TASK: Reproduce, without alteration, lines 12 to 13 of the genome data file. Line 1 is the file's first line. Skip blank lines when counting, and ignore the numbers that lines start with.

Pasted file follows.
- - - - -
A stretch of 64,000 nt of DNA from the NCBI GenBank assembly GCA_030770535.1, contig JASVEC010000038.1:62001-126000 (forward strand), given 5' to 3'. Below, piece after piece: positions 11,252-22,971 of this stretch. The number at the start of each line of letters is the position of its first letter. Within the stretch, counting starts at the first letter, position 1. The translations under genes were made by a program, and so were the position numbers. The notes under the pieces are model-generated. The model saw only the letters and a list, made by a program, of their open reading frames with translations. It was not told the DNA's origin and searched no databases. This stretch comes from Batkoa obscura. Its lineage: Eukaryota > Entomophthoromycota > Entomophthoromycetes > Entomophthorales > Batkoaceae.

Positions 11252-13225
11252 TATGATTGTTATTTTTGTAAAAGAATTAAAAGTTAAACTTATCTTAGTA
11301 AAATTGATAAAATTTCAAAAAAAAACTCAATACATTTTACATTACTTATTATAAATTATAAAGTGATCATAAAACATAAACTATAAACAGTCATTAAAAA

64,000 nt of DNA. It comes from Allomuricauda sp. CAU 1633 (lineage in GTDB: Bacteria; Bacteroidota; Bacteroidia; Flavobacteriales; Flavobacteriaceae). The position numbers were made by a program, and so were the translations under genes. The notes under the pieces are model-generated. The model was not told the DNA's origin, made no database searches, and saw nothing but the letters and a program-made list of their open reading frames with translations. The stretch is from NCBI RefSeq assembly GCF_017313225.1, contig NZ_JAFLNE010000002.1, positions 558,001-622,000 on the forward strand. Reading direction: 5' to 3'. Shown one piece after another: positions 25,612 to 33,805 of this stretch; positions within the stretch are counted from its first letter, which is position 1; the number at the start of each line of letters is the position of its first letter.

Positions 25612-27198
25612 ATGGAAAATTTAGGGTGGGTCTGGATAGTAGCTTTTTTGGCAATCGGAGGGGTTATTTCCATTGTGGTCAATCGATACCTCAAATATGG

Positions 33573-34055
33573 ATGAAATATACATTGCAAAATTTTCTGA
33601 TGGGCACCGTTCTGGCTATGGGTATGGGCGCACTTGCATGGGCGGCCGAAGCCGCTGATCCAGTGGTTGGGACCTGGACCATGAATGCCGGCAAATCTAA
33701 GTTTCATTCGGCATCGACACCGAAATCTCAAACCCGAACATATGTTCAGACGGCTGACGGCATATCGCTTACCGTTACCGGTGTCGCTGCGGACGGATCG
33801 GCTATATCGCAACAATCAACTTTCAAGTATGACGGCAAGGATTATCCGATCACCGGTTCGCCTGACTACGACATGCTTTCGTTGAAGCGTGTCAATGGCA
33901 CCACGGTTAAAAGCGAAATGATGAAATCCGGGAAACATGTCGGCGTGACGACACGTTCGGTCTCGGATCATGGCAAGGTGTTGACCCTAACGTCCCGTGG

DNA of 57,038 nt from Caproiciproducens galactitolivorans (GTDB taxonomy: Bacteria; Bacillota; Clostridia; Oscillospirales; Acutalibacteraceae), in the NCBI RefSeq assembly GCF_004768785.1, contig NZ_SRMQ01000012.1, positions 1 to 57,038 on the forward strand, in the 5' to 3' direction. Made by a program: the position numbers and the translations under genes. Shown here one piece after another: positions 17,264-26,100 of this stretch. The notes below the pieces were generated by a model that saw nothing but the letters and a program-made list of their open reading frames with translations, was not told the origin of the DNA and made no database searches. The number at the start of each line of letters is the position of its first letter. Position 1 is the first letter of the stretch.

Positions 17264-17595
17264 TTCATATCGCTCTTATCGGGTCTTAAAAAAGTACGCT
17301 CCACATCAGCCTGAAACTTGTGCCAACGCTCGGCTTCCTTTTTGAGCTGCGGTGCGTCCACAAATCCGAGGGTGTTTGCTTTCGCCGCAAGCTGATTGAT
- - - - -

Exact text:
33801 GCTATATCGCAACAATCAACTTTCAAGTATGACGGCAAGGATTATCCGATCACCGGTTCGCCTGACTACGACATGCTTTCGTTGAAGCGTGTCAATGGCA
33901 CCACGGTTAAAAGCGAAATGATGAAATCCGGGAAACATGTCGGCGTGACGACACGTTCGGTCTCGGATCATGGCAAGGTGTTGACCCTAACGTCCCGTGG